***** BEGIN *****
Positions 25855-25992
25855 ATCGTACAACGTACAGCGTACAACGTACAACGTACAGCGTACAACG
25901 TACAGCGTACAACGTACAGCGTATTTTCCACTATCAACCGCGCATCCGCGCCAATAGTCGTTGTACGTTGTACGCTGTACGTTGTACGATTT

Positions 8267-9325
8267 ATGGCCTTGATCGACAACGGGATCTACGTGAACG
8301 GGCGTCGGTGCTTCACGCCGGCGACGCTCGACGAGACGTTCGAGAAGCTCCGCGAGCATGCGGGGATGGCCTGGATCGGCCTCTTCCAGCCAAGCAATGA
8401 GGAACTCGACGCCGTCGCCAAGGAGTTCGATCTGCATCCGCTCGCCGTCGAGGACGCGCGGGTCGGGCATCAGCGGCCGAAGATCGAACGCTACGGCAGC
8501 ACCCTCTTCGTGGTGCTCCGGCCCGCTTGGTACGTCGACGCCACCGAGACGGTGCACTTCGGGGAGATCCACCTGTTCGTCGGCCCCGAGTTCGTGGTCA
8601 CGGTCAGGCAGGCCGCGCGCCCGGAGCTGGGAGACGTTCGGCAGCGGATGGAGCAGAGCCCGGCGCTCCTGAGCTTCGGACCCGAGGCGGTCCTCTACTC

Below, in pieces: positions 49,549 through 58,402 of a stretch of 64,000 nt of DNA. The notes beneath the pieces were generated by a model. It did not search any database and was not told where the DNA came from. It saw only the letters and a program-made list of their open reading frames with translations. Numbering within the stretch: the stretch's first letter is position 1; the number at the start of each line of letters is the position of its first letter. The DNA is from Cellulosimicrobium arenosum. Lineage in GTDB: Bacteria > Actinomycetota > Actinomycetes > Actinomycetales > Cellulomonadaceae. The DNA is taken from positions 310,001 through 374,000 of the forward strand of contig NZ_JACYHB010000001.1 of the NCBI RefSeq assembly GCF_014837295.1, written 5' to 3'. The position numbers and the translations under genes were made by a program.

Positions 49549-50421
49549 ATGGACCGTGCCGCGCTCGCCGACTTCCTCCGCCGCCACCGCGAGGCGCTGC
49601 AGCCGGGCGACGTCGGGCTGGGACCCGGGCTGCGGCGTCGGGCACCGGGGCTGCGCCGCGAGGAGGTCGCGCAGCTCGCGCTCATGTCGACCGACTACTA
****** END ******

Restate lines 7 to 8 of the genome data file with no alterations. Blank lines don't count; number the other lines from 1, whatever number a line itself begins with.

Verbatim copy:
8401 GGAACTCGACGCCGTCGCCAAGGAGTTCGATCTGCATCCGCTCGCCGTCGAGGACGCGCGGGTCGGGCATCAGCGGCCGAAGATCGAACGCTACGGCAGC
8501 ACCCTCTTCGTGGTGCTCCGGCCCGCTTGGTACGTCGACGCCACCGAGACGGTGCACTTCGGGGAGATCCACCTGTTCGTCGGCCCCGAGTTCGTGGTCA